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New Study Reveals: Women Can Live Longer with Half the Exercise Men Need

Should women be encouraged to adopt tailored exercise regimens that align more closely with their physiological needs?

Women's Tabloid News Desk
Women's Tabloid News Desk


  • Men engaging in 300 minutes of weekly aerobic exercise experience an 18% reduced mortality risk.
  • Women achieve similar benefits with approximately 140 minutes of weekly exercise.
  • The study shows men and women may need different exercise amounts for staying healthy.
  • The study suggests that exercise plans could be personalized based on gender.

A recent study published in the Journal of the American College of Cardiology has shaken up the traditional notions of exercise guidelines. The study suggests that women may need only half the amount of exercise as men to achieve comparable longevity benefits, challenging the long-held fitness standards.

For years, the fitness world has operated under the assumption that a one-size-fits-all approach to exercise suffices. However, this new research underscores the importance of reevaluating our understanding of physical activity, particularly in the context of gender-specific health outcomes.

The study, which analyzed data from over 400,000 U.S.-based adults spanning two decades, found compelling evidence that women who engaged in approximately 140 minutes of weekly exercise experienced a significant reduction in mortality risk, akin to men who completed around 300 minutes of aerobic activity. This revelation challenges the conventional wisdom that men and women require similar levels of physical exertion to reap the rewards of longevity.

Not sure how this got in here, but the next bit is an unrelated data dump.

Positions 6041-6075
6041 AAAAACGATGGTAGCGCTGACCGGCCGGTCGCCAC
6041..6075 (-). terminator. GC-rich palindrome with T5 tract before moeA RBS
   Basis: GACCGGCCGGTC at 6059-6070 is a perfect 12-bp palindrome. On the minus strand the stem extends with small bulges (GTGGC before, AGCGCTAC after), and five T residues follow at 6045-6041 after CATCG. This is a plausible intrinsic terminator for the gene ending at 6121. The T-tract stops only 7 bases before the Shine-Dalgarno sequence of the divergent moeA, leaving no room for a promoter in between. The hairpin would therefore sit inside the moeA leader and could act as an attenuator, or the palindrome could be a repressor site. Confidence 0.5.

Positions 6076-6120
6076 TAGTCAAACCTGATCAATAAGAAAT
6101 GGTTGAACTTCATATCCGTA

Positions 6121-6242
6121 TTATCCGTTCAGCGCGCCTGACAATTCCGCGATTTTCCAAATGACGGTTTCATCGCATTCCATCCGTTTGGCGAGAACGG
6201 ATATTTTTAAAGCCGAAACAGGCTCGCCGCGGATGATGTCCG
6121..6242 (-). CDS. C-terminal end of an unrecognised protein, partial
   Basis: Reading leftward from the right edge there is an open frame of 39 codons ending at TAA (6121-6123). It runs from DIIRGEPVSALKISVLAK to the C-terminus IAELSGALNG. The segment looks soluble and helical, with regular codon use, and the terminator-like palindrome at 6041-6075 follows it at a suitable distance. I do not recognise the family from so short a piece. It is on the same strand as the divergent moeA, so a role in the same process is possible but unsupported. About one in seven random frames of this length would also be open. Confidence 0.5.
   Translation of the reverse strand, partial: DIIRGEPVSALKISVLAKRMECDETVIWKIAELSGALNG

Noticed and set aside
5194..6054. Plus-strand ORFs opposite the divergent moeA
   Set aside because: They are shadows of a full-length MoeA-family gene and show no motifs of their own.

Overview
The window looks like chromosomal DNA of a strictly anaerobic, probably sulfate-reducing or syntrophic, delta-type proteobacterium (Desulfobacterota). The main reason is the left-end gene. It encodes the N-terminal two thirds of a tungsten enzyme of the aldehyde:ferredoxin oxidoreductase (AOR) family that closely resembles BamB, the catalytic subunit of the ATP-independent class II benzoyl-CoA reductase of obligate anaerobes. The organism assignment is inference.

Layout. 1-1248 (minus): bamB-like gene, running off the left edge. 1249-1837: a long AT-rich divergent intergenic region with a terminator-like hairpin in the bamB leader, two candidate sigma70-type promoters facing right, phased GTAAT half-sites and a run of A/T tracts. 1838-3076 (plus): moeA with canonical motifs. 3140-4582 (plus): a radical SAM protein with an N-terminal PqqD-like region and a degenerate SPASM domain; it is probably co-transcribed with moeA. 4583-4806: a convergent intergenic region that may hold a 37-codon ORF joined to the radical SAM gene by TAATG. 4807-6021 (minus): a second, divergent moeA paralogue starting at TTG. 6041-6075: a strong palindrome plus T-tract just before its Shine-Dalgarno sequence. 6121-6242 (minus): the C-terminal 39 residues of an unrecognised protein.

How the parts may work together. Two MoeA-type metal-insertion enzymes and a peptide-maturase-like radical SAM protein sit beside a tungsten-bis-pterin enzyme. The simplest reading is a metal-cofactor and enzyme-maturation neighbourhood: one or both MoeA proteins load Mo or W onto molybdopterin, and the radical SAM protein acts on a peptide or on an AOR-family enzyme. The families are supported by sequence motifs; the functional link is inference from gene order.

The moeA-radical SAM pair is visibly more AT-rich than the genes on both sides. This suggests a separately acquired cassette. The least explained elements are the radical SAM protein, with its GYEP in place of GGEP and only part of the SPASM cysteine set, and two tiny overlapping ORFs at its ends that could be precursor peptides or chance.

Fitness Coach Sarah Jones stresses the importance of personalized exercise prescriptions tailored to individual needs, highlighting that cookie-cutter approaches may not always align with diverse physiological responses. According to Jones, understanding each person’s unique circumstances, preferences, and physical capabilities is paramount in crafting effective and sustainable fitness regimens. She emphasizes the significance of incorporating variety, flexibility, and enjoyment into exercise routines, fostering long-term adherence and overall well-being.

Moreover, the study delved into the impact of strength training exercises, revealing a noteworthy trend. While men benefited from three weekly sessions of strength training, women achieved comparable longevity benefits from just a single weekly session. This finding highlights the nuanced relationship between gender and exercise requirements, shedding light on the distinct physiological responses to physical activity.

Nutritionist Dr. James Smith says, that while these findings challenge conventional exercise norms, they underscore the need for a nuanced approach to women’s health and fitness. Dr. Smith emphasizes the significance of considering gender-specific physiological differences when crafting exercise recommendations. This study, he believes, provides a crucial opportunity to reshape fitness guidelines, highlighting the importance of personalized approaches to promote women’s well-being and longevity.

In light of these findings, it’s imperative to consider the broader implications for public health and fitness guidelines. As the American Heart Association recommends 150 minutes per week of moderate-intensity aerobic activity for all adults, including women, this study prompts a reevaluation of existing recommendations.

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